The problems today are the problems that have always been there.  First, the ultra-committed students are often better at design than some of the profs whose design skills have waned because of being in academia and not having a foot in "real" practice.  Second, there is a behind the scenes political machine to which the faculty needs to pander to in order to get tenure and/or keep their jobs.  Then, if there is a cultural shift brought on by a new dean or director, there is usually a morale problem on the faculty.  Third, uniformity in what is taught is lacking, and this is my soapbox.  One can look back, put curricula side by side, and wonder how NAAB gives the seal of approval to 4 year degrees that will feed 2 year programs, or to M.Arch. 1s, that vary  so greatly, both in slant and even credit hours.  The point is to create well-rounded graduates who can take on the breadth of a very broad line of work.  If the artsy-fartsy students don't like building technology and structures, then tough shit.  But they find a way around it.  They find the more theoretical schools.  The idea is that you should be taught a sampling of everything and then choose who and what you want to be.  Fourth, there is very little that is scholarly and research oriented in architectural curricula.  Again, this would involve training in statistics, designing research plans and employing the right methodology, and carrying out the time consuming tasks.  There realistically isn't time for this in school and students attracted to architecture aren't interested in scholarly research.  Possibly, a course or an elective could tell students how and where to look things up, either for a thesis/final project or for future practice.  The stuff published by architecture faculty members is weak.   It pales compared to a 6 page paper put out by psychology faculties, where statistics are employed.  Also, some theses are an absolute joke where feasibility and constructability are shelved.  My "favorite" was one from a U of Houston B.Arch. grad, who is a likable person, but designed an underwater living compound in the Gulf, off of Houston, as an alternative to living in this big metro area.  I had to keep a straight face when he described it to me.  (Then, you had to know this person's ambivalence toward architecture to begin with).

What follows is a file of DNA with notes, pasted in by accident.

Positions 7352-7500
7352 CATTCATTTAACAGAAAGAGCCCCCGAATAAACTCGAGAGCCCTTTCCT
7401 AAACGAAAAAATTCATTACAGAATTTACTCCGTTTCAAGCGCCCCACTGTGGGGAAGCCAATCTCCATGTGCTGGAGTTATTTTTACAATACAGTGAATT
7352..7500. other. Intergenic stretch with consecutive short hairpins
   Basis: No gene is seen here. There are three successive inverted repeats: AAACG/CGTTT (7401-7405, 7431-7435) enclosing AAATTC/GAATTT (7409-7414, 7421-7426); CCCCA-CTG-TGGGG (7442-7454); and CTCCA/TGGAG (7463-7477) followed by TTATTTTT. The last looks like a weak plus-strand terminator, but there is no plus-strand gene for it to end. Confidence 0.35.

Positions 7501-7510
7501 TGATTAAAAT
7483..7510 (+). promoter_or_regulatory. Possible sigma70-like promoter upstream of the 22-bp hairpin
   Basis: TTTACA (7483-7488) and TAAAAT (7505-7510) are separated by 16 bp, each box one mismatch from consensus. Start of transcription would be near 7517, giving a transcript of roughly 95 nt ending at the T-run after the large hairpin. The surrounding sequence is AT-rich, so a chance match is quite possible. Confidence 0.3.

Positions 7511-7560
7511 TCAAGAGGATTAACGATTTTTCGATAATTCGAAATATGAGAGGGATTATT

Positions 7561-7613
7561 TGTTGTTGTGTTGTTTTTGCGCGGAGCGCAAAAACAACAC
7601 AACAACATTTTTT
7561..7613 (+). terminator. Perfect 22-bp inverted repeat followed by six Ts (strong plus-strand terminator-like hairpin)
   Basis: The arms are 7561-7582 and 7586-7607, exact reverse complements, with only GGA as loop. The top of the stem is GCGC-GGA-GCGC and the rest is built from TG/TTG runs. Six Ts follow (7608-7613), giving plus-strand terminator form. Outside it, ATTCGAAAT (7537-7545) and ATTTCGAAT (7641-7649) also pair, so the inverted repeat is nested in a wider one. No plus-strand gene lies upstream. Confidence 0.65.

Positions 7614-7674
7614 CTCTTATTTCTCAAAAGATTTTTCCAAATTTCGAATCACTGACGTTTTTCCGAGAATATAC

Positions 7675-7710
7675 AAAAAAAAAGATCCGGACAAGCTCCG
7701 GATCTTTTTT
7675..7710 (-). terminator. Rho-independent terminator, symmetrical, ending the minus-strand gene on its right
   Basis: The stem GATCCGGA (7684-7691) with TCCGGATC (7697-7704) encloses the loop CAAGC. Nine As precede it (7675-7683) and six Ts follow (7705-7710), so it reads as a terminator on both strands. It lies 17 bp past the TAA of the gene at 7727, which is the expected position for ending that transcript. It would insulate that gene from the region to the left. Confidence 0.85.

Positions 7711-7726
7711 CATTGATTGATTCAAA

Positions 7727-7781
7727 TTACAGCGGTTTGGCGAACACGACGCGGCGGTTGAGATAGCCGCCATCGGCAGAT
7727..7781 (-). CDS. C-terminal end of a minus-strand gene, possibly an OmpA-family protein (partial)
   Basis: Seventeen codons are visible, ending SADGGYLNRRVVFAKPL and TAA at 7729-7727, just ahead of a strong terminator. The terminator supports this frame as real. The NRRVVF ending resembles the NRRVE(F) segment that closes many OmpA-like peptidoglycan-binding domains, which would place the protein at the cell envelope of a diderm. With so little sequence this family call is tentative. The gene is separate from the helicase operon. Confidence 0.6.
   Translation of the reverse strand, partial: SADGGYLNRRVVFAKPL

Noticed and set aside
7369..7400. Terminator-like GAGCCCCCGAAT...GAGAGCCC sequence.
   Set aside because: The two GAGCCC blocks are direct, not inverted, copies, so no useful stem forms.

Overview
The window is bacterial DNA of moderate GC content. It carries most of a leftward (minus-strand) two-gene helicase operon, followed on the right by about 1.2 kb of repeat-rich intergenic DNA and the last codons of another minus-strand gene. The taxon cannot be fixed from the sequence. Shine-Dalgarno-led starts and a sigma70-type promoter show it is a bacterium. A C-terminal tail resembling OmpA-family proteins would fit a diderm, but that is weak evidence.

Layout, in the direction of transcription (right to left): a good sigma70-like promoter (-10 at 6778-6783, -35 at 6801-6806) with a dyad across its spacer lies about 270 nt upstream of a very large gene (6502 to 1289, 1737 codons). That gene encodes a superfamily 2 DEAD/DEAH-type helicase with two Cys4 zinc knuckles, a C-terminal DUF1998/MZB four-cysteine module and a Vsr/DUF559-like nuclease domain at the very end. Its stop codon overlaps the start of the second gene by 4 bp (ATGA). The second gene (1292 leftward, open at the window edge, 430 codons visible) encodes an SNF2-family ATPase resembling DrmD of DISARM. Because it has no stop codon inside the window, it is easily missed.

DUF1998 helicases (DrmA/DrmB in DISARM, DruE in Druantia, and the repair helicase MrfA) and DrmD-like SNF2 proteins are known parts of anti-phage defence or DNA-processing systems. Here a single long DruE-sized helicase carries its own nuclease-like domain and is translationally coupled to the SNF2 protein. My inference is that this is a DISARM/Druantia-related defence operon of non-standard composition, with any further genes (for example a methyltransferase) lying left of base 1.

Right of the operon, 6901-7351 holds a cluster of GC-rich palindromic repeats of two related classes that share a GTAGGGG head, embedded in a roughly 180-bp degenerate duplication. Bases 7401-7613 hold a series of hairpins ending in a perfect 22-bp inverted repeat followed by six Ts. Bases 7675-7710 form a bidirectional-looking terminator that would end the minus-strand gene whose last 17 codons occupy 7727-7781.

Architecture schools are fiefdoms where the sacred cow is what's currently cool and being on an A-list circuit of name droppers, especially at the slick ones.  One shouldn't expect that to change.  Simply get in, get a comprehensive education, and leave to be the architect, or other type of professional, you intend to be.  You're responsible for your own education and you're responsible for defining yourself.

jmanganelli
Aug 17, 13 3:52 pm

damn, observant. as I finished reading your post I could almost hear you say, I'm out!" I then envisioned you dropping the mic and strutting off stage. nice post!

observant
Aug 17, 13 5:33 pm

^

I just sit there and play armchair psychologist.  We can all do it if we want to.  It's just calling out the sitcom type foibles and the notion that "the more things change, the more they stay the same."  It's more amusing and sometimes aggravating - never a dull moment.

will gallowaywill galloway
Aug 17, 13 9:45 pm

@ David,

With all apologies to the student work that started all this, that there are worse projects than this one does not mean it is particularly good. Nor that it is representative.

If it passed at all it would be a D or a C (if the prof were drunk) at the schools I have taught at or attended.  It should not have been presented in this state, if there was any supervision from profs. It looks to me like the student did not make use of any thing like that.

While I appreciate the sentiment you want to express, that a less than stellar student is in architecture school is to me best seen as evidence of the bell curve more than as proof of lack of standards or of a bad education system.  Unless you are saying this project got an A?

When it comes to education today in general for me the real concern is that most jobs are not tenured and often filled by adjuncts instead, who are notoriously underpaid and overworked.  It is hard to take an underpaid job seriously and it is really hard for a professor to make real headway with a research program when the job has no future.  That circumstance may be what allows students to muddle through as in the example you have posted here. The problem is perhaps not one of standards but of a general issue with the education system that is far more troubling.

 

When it come to standards... I think you are taking a pretty big leap.